Howard Schultz: Exemplar of Ethical Public Communication
The CEO of Starbucks has earned a reputation for communicating enlightened corporate responsibility in several ways. Most recently he has championed a movement to recognize and reward America’s veterans from the wars in Iraq and Afghanistan. Together with the Washington Post senior correspondent and associate editor Rajiv Chandrasekaran, Schultz just published the book For Love of Country, with the long descriptive sub-title: What Our Veterans Can Teach Us about
Citizenship, Heroism, and Sacrifice. Chadrasekaran is well-positioned to work with Schultz on this book. He has reported directly on the wars in Iraq and Afghanistan. His best-known work is probably Imperial Life in the Emerald City (about life inside the “green line” in Baghdad) and the most recent, Little War: The War within the War for Afghanistan.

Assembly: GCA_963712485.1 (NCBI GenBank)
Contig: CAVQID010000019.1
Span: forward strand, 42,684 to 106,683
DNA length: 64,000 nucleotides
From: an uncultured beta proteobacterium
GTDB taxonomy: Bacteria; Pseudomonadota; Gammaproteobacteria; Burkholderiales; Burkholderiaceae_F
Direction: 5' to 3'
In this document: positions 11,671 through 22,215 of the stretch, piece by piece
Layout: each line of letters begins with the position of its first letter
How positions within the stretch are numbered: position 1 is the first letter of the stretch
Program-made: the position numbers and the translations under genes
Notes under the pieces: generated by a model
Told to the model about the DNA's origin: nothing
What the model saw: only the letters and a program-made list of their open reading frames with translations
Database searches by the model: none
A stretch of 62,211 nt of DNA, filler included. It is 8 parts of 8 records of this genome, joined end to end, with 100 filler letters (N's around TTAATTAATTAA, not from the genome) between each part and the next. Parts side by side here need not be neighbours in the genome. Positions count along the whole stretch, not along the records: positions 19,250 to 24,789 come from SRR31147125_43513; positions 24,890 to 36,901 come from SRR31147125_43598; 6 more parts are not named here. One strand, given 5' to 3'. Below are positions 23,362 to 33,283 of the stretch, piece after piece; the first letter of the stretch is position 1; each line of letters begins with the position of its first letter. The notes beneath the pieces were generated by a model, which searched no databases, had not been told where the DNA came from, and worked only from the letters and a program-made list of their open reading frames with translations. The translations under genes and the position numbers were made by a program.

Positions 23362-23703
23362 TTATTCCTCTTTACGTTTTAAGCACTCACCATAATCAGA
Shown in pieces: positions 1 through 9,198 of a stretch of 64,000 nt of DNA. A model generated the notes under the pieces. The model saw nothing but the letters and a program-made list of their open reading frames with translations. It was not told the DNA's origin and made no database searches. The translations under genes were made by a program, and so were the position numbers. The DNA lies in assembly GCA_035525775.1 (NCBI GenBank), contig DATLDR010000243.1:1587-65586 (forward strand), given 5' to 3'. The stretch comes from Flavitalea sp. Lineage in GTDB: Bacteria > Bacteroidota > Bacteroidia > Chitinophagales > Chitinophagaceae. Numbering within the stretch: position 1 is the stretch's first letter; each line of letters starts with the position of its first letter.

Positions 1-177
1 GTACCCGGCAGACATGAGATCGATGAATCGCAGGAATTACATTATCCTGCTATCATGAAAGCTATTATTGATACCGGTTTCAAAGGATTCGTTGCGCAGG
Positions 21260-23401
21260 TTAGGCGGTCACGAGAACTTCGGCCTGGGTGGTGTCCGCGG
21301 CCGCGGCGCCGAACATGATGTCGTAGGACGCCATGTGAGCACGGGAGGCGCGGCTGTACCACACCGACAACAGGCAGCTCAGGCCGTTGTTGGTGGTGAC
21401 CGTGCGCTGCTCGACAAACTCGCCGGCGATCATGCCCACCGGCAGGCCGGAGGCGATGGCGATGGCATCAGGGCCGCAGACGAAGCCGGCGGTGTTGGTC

The book provides context for Schultz’s recent pledge that Starbucks will hire at least 10,000 veterans and military spouses over the next five years. In a related endeavor, Starbucks and HBO presented “The Concert for Valor” on Veterans Day of 2014 with talent including Bruce Springsteen, Carrie Underwood, Jamie Foxx, Eminem, and guest appearances by Tom Hanks, Meryl Streep, and Steven Spielberg. The purpose of the concert, in addition to honoring veterans, was to publicize service organizations intended to assist in the reemployment, reintegration, and health and wellness of returning American veterans. The Schultz Family Foundation, under the leadership of Schultz and his wife, Sheri, has also committed $30 million to aid veterans in their transition to civilian life.